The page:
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Tokyo: Where to eat

  • Story Highlights
  • The Michelin guide has awarded Tokyo's eateries some 190 Michelin stars
  • Treat yourself to a fantastically fresh sushi breakfast at Tsukiji fish market
  • Marvel at the beauty of "kaiseki" -- an elaborate, formal multi-course cuisine
  • Dine cheaply, and like a local, at an "izakaya" -- the classic Japanese bar
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(CNN) -- Last year, the Michelin guide's first foray into Tokyo left the city with some 190 Michelin stars, compared with 95 in Paris and 50 in London and New York. Of course, that's partly down to the sheer number of eateries in Tokyo -- estimated at more than 180,000 establishments -- but it's also testimony to the reverence Tokyoites have for fresh ingredients prepared with the utmost care.

Tokyo sushi

You shouldn't leave Tokyo without sampling the fantastic sushi.

Tokyo's restaurants will usually serve a single type of food, be it sushi, "yakitori" (grilled chicken or vegetable skewers) or noodles, and you'll find a bewildering range of options for each variety. To make matters more complicated, many of the best restaurants are hidden inside anonymous office blocks or a marked only by a tiny sign, usually in Japanese characters.

You'll naturally want to sample the local sushi, and you'll find none better than at the unassuming Sukiyabashi Jiro (Residence B, Keyakizaka Dori, Roppongi Hills, 6-12-2 Roppongi, Minato-ku), a tiny basement eatery worthy of each of its three Michelin stars.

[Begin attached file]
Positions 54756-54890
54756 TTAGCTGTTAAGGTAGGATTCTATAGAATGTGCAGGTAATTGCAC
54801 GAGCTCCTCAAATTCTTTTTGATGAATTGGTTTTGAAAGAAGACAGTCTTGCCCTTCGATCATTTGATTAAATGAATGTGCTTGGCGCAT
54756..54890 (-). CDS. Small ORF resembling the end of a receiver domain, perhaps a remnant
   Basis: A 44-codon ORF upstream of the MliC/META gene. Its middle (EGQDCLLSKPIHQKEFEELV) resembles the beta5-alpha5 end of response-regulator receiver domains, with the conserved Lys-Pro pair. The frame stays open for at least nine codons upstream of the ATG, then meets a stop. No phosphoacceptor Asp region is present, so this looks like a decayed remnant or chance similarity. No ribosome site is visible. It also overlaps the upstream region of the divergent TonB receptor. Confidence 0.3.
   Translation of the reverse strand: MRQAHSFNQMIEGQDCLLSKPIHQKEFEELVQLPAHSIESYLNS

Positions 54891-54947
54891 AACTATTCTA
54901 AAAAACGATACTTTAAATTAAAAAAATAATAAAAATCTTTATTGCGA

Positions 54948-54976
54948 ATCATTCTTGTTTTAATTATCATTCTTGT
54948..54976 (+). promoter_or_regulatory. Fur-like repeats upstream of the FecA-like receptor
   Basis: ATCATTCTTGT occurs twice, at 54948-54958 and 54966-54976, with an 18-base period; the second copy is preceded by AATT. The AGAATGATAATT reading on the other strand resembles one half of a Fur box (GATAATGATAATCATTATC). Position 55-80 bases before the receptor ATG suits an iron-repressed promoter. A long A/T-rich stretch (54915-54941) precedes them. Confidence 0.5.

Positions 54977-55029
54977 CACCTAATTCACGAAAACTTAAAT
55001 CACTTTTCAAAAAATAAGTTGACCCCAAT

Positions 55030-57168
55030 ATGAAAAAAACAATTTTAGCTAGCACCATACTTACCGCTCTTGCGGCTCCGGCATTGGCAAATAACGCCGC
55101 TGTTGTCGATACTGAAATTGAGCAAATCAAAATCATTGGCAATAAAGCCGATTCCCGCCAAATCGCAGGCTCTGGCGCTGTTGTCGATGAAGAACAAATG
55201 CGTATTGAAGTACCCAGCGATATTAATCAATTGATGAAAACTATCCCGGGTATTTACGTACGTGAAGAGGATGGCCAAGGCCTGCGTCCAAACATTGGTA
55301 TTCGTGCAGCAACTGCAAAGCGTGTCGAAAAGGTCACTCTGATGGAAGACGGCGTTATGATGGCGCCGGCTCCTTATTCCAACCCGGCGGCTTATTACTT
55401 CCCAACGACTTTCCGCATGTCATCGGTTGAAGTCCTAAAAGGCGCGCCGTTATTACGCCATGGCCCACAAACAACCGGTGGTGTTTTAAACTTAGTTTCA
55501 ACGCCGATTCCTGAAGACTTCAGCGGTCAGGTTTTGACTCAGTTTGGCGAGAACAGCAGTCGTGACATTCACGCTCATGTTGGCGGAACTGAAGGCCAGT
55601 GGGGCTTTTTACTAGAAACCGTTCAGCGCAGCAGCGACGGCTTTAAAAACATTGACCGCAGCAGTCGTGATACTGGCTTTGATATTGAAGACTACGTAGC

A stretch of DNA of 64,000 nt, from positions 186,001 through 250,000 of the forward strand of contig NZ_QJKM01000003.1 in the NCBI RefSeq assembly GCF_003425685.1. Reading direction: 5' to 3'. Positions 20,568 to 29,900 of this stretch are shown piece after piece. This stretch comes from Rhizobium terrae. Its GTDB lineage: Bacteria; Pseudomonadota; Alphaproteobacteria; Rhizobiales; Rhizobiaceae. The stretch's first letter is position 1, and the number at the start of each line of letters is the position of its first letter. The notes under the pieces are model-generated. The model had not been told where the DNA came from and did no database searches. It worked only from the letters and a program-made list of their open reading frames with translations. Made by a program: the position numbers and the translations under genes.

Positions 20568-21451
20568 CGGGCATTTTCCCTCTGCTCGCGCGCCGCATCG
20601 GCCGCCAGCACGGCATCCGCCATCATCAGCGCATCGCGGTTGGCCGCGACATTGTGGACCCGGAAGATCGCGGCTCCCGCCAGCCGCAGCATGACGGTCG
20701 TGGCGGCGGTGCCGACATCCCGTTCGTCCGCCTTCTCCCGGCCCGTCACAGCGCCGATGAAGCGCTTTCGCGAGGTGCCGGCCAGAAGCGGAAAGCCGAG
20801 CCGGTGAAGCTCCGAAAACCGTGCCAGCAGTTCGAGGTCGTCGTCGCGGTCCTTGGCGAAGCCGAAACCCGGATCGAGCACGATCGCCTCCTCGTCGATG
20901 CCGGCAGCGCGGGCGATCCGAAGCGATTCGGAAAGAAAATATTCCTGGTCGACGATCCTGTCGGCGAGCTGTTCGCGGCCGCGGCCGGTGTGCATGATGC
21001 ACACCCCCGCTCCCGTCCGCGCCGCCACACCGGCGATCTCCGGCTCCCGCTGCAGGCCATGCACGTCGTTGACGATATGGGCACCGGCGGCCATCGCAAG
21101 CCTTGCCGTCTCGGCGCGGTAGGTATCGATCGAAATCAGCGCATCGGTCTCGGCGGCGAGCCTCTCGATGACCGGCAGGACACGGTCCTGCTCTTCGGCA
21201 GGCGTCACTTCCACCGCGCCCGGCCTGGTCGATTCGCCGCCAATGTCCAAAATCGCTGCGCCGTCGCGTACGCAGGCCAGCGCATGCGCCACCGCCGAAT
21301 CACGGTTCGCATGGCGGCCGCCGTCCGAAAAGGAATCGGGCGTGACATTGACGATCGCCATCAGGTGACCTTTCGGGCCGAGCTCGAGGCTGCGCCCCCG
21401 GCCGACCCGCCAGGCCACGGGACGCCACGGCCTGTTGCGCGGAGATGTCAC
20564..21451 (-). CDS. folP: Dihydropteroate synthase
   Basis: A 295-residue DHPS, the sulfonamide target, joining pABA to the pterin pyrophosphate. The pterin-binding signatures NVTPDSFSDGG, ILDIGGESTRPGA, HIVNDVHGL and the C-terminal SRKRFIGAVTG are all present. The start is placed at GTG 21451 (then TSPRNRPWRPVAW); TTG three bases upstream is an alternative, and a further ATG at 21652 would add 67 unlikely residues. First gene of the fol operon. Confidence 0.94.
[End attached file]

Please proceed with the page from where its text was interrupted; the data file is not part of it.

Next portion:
For unbeatable sushi, and an unforgettable experience, set your alarm clock for an early-morning trip to Tsukiji fish market. Every day from 5 a.m. fishermen auction their fresh catch to a rowdy horde of restaurateurs, eager to secure the choicest specimens for their menus.

Treat yourself to a breakfast of just-caught fish at one of the many sushi stalls and restaurants at the market. Daiwa Sushi (5-2-1 Tsukiji, Chuo-Ku) and Iwasa Sushi (Tsukiji Market Part 1 Bldg., 5-2-1 Tsukiji, Chuo-ku) are exceptional. Sushi-Zanmai lets you pick your dishes from a conveyor belt and is great value for money.

For the crispiest tempura in town, try one of the many branches of Ten-ichi. You'll find the Ginza branch at the intersection of Harumi Dori and Sotobori Dori.

Set serenely in a small garden behind a wooden wall, Kanda Yabu Soba (2-10 Kanda Awajicho, Chiyoda-ku) is an atmospheric spot to slurp up some delicious soba noodles. Try the "tendane" -- soba noodles in "tsuyu" soup, with deep-fried shrimp on the side, or sample the classic tempura soba -- soba noodles served in broth with deep-fried shrimp on top.

You shouldn't leave Tokyo without indulging in "kaiseki" -- an elaborate multi-course cuisine in which presentation is raised to an art form. Kanda (3-6-34 Moto-Azabu, Minato-ku,), and Kitcho, in the Hotel Seiyo Ginza, (1-11-2 Ginza, Chou-ku) have mastered that art and offer "kaiseki" masterpieces at suitably elevated prices.

Tokyo can be a tricky place for vegetarians but the traditional Zen Buddhist cuisine called "shojin-ryori" is completely vegetarian. Daigo (2-4-2 Atago, Minato-ku) has caught the attention of top western chefs with its elegant "kaiseki"-inspired "shojin-ryori". Its dining rooms overlook a serene garden of bonsai trees and the food is immaculate. Gesshinkyo (4-24-12 Jingumae, Shibuya-ku) serves a modern version of the style.

To eat and drink like a local, visit an "izakaya" -- essentially, a bar that serves food, usually at a good price. "Izakaya" offer sake and beer and usually have an open counter where chefs rustle up a selection of dishes that will include sashimi, noodles and "yakitori." Try Buri, a Tokyo chain that specializes in one-cup sake, or Cha Cha Hana (1-1-1 Kabukicho, Shinjuku-ku) -- a trendy take on the classic "izakaya," which serves up treats like potato dumplings stuffed with scallops.

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